Unlike last month, I didn’t split my pants on stage at Holocene during my performance at Atlas on Saturday. That much is good. I had a triple threat weekend. I had to prepare all of my tax paperwork for my accountant, I had to prepare a Dungeons and Dragons session I was DMing for some friends Friday night, and I had to get ready for Atlas on Saturday. On top of all this, we were fortunate to have our inspirationally-knowledgable and passionate friend Jacques in town from Hawaii, and NYC’s Bulgarian DJ extraordinaire Joro-Boro, who was stranded in Portland for several days when the Balkan Beat Box tour he was supposed to be a part of was canceled because members of the band were held up in immigration in Canada. This meant amazing times and great conversatons, many fabulous meals with friends, and the chance to see Joro play two March Fourth Marching Band after parties at the Crown Room. The only problem with this wonderful situation was that it also meant that there was very little time to work on tax paperwork, much less prepare a stellar D&D session, much less absorb a lot of music for a new and meditated DJ set.
After many, many hours of work the tax paperwork got handed off on time, but I felt woefully unprepared for my D&D game, and I felt completely out of sorts when I took the stage at Holocene to perform my first set. Granted, Anjali had been sick all week, and Saturday I felt like I was coming down with something as well. -Great. How many times do I have to perform while sick at Atlas?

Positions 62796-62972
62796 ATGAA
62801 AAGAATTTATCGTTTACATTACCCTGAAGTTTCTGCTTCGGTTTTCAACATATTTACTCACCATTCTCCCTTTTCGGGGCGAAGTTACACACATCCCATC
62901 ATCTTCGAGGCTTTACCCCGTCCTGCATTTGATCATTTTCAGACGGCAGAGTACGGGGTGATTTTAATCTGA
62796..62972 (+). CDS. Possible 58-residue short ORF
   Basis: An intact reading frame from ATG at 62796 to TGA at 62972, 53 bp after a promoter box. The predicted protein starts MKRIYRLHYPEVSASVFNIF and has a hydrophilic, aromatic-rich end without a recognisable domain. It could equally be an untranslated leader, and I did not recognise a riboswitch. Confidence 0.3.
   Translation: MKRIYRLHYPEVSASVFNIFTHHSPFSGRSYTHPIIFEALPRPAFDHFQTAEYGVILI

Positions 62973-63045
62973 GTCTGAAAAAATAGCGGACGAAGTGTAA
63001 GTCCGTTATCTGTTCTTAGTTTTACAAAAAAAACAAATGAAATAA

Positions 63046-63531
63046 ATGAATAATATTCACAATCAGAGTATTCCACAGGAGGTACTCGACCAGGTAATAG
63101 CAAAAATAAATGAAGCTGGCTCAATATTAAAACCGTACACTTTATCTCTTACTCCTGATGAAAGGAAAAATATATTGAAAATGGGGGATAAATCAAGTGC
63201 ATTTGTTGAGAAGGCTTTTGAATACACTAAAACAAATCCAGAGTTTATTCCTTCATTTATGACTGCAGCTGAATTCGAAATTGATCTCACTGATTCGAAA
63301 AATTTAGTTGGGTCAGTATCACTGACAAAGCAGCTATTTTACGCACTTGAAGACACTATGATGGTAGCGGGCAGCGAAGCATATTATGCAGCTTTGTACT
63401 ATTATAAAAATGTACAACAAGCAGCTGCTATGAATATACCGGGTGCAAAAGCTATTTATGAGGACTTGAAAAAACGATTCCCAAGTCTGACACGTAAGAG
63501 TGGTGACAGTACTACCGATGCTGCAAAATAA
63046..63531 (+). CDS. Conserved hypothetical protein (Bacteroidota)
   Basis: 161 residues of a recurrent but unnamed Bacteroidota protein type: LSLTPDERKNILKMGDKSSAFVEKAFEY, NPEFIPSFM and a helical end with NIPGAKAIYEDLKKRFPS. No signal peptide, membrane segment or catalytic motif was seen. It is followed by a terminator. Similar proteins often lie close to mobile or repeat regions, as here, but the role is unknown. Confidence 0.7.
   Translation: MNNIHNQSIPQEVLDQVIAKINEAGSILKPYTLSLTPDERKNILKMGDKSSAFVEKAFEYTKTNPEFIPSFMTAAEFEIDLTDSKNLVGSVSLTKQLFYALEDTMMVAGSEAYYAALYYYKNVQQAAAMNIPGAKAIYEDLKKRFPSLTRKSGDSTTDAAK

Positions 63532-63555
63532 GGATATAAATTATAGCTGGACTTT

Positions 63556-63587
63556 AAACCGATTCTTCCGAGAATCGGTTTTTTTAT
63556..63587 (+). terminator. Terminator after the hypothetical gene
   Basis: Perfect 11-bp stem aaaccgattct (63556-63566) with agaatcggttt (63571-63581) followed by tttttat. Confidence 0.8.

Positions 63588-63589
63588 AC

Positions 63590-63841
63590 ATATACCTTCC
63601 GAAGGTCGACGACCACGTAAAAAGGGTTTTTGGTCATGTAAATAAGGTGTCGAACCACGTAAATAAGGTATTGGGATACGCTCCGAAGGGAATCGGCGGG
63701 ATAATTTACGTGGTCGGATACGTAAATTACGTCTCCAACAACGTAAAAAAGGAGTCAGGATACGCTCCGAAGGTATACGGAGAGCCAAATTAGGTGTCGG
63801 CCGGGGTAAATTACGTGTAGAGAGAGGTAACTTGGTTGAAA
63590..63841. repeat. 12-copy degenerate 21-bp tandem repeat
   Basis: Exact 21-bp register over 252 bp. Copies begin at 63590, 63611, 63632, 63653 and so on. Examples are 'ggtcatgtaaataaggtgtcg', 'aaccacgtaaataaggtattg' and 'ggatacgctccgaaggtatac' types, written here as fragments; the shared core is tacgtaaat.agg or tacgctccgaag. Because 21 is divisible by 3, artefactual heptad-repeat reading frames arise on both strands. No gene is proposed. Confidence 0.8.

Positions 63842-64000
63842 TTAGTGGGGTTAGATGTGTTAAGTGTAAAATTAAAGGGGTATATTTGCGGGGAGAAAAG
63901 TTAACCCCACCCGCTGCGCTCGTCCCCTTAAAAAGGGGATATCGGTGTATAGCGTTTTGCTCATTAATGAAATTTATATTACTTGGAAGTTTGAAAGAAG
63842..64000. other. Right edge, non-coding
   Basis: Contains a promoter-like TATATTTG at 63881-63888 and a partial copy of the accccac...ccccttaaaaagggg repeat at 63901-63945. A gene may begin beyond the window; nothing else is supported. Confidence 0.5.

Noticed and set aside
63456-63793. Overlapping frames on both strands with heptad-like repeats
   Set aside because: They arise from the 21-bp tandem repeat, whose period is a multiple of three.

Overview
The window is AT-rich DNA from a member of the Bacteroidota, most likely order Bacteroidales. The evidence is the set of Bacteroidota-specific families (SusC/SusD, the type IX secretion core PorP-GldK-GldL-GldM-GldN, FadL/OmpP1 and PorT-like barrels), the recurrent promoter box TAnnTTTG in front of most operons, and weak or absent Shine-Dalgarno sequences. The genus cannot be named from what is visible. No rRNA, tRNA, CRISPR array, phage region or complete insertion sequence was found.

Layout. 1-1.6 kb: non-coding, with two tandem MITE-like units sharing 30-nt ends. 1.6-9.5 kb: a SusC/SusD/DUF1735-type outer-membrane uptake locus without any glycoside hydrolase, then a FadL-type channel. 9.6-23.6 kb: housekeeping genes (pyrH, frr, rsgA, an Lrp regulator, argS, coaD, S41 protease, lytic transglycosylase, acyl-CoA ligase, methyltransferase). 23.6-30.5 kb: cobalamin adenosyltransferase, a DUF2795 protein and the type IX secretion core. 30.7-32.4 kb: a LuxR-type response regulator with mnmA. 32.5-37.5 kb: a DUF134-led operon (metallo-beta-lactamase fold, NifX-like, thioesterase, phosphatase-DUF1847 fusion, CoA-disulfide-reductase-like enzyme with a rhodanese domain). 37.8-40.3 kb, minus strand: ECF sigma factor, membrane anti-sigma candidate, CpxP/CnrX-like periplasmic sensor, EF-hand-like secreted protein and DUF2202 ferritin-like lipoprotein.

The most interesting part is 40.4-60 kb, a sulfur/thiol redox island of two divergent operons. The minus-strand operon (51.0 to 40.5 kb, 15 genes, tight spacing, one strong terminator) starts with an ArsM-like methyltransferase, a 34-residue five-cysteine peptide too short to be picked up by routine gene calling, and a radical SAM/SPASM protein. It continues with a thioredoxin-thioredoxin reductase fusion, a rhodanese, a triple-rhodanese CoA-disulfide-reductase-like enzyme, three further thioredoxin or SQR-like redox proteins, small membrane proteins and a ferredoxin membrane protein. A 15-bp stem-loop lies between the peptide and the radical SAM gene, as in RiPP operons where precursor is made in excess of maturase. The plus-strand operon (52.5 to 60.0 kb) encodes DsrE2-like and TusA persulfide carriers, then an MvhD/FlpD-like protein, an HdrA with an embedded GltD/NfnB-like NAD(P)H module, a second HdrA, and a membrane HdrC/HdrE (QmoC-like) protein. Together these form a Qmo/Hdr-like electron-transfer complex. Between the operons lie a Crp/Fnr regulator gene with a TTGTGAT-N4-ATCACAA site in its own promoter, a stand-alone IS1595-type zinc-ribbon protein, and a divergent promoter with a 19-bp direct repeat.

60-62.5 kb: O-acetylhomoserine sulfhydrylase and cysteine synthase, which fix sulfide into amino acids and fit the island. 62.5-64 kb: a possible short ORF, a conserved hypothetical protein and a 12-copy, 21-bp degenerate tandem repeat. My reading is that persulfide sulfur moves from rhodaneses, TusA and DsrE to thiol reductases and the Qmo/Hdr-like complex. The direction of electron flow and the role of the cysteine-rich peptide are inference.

I barely, barely, barely scraped the surface of getting ready for Atlas. As usual I was surrounded at home by hundreds of albums I imagined would make a great part of my set if only I knew them far better than I do. As usual I wished that I spent more time with the music I already know is great, rather than trying to find new and undiscovered gems. As I was onstage at Holocene considering what to play first, I really wasn’t sure what I wanted to do, and how anything I might want to do would go over with the crowd in attendance. The crowd seemed very strange to me. Strange in that many people seemed very “normal” (high heels, little tight black dresses) and not sure what to make of the music at Atlas. E3 played a typically stellar opening set before heading off to DJ a costume ball at Reed College. (Last weekend he made Anjali and I very proud by delivering a brilliant opening set for Cheb I Sabbah at the Hippodrome. Best set of the night, no joke. Go E3!) I had the task of going on after E3, since Anjali was still decompressing from having double-booked herself, arriving at Holocene after DJing an opening set for well-dressed Russian couples at the Chervona show at the Fez Ballroom. I really didn’t know what to play. I’ve developed a habit of opening my sets with a reggaeton number, invariably dropping the tempo precipitiously from what either E3 or Anjali before me have been playing. I don’t see it is an effective or popular strategy, just one that in my DJ perversity, I have adopted. With no better ideas about what to do I said, “Sure, let’s suck all the energy out of the room, drop the tempo by 40bpms, play a long introductory beatless melodramatic vocal and see if anyone wants to stick around to hear my second song.”